Finally a good use for Touch ID: 1Password

Finally a good use for Touch ID: 1Password

Summary: The folks at AgileBits are one of the first developers out of the gate with three powerful uses for the fingerprint sensor built into the iPhone 5s.

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TOPICS: Apple
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At WWDC14 Apple announced that it was opening up Touch ID to all developers. AgileBits, developer popular password vault 1Password, has demonstrated several promising new applications of the biometric fingerprint sensor built into the home button on the iPhone 5s.

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In a blog post and accompanying video, AgileBits shows how Touch ID can be used to:

  1. unlock the 1Password app (replacing the master password)
  2. enter passwords in Safari (via the 1Password browser extension), and
  3. enter login credentials into third-party iOS apps (via the 1Password app extension)

Make no mistake about it, this is revolutionary. These three features alone make Touch ID a viable and powerful security technology, a generation ahead of the anemic unlock code and App Store purchases that Touch ID is limited to today. 

Some caveats: the new wizardry requires an iPhone 5s (the only iOS device with Touch ID, currently), iOS 8 (currently only available to developers), the 1Password beta for iOS (the beta program is full) and a bit of courage. After I saw the video above, I immediately backed up my jive and installed iOS 8 beta 5 on my iPhone 5s. I had to have it because I use 1Password at least 10 times per day. 

Having a unique password for everything is important and there's no easy way to use an iPhone securely without constantly having to launch 1Password to look up your logins. Sure, you can save website passwords in iCloud Keychain, but it only works with Safari and it doesn't work with app logins.

For me, iOS 7's automatic app updates are the primary culprit. My apps update themselves all the time and log me out in the process necessitating a trip to 1Password to find my login information. In fact, if you're not constantly looking up app logins in a password manager you either, a) have a great memory, or b) you're using the same password(s) to log into all of your apps. Which is why the three new Touch ID features in the new 1Password beta are so powerful.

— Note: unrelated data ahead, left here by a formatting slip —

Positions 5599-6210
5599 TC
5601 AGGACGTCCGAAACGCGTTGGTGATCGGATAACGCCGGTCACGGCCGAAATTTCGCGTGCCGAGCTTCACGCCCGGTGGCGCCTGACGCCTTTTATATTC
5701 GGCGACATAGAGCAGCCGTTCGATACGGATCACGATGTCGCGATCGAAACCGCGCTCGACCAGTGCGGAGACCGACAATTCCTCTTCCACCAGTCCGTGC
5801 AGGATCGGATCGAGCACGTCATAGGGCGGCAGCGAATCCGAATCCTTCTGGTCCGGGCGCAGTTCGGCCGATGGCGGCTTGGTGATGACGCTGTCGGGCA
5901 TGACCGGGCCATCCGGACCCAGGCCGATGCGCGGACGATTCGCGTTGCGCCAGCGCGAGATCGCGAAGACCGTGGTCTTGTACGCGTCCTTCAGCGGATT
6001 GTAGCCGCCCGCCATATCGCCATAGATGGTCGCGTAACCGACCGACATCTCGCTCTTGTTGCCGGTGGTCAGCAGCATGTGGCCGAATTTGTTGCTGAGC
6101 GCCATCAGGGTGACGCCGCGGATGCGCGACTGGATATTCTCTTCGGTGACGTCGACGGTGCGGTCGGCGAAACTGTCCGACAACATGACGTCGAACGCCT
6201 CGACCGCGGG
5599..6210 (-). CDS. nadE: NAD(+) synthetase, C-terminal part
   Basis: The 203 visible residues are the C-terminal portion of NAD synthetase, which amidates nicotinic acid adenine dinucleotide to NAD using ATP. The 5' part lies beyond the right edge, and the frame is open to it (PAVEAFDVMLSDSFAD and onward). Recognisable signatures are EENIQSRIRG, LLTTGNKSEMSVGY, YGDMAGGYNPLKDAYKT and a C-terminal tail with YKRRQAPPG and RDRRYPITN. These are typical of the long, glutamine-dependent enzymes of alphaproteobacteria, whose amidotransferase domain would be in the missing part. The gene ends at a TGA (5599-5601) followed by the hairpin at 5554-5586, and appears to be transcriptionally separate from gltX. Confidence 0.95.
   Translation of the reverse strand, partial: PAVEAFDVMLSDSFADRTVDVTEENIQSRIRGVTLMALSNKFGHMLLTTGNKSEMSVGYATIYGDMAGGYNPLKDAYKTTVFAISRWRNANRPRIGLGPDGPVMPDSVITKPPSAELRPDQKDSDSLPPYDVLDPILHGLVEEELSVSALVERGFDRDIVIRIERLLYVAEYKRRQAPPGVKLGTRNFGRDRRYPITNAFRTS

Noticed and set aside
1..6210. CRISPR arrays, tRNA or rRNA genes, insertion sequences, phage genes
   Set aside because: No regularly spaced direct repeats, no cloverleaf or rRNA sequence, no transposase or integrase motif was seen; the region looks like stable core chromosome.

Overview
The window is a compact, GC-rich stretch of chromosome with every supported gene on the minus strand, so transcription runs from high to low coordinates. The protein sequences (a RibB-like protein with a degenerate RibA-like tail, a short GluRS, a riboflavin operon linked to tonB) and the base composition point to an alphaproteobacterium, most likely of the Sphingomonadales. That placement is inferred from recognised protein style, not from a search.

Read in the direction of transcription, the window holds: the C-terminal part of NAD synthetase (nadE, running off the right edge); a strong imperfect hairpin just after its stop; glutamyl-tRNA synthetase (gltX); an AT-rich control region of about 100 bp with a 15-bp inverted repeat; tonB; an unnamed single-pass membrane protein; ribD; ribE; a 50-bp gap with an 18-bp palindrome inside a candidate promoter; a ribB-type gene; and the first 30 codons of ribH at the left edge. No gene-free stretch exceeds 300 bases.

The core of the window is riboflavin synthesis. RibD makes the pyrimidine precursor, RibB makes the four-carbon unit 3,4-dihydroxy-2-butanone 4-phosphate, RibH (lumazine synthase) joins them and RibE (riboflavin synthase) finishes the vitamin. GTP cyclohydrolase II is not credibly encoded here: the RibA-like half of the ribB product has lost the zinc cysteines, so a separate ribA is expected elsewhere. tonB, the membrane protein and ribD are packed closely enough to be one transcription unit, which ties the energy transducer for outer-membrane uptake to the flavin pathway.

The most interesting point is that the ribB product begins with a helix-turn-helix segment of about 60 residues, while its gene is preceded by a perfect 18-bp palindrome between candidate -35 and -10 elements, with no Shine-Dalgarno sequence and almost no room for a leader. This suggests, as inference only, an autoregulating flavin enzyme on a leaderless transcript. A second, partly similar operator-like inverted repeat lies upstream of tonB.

AgileBits developers and fearless leader Dave Teare deserve major kudos for hitting this one out of the park. It's amazing. Being able to unlock 1Password, enter passwords in Safari and in third-party apps with your finger (thanks to Touch ID) is a revolution for personal security. And to wrap it all up with a giant bow, AgileBits has published their 1Password App Extension code on Github so that any developer can add it to their app. Developers, please take advantage of this trail that AgileBits has blazed and implement the 1Password App Extension into your apps. This is a major feature that will be the standard by which all iOS 8 apps will be judged, especially when all new iOS devices ship with Touch ID. 

Here's the video of it in action:

If you'd like to see a live demo of the future of password security I'll be demoing the new 1Password beta for iOS at the Atlantic City Macintosh User Group (ACAMUG) tonight, Friday, August 8, 2014 at 7:00 p.m., in Linwood, NJ. I hope to see you there.  

Topic: Apple

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21 comments
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  • I wouldn't use it

    You've got a device with your fingerprints all over it unlocked by a fingerprint. I wouldn't use it at all.
    Buster Friendly
    • Pffft...

      Silly boy, I'll bet you have your passwords taped to the underside of your keyboard and written in a notebook.
      If they have your machine, all bets are off...but you will already borked it remotely or do you really think someone is following you around with a matching rubber finger, just on the off chance?
      frogspaw
      • Nifty but how realistic?

        For personal use potentially. For work ..... chuckle - Nope. If biometrics are ustilized, fp scanners are persona non grata.
        rhonin
      • Big market in stolen phones

        There's a big market in stolen phones. If they can also get all your passwords with a fairly simply fingerprint lift that's even more lucrative. You could find your phone gone and your bank account empty.
        Buster Friendly
        • You haven't been paying attention

          Tried and failed. Good luck stealing my fingerprint and making a spoof work. The only successful implementation of this is, as outlined below, was in a lab and highly controlled environment... The Apple implementation of finger print authentication has held up to the scrutiny. It's not at all the same as the Android vendors have implemented.
          baerjamin1
          • That's false

            No, that's complete false. Don't lie about security issues especially.
            Buster Friendly
          • You also need to pay attention

            Look up the FIDO alliance. Apple is at risk of falling behind...
            Batcatcher
        • You just report your phone stolen

          Your fingerprint never leaves your device...
          If you want to learn more - look up the FIDO alliance.

          This is the future - like it or not...
          Batcatcher
        • Wrong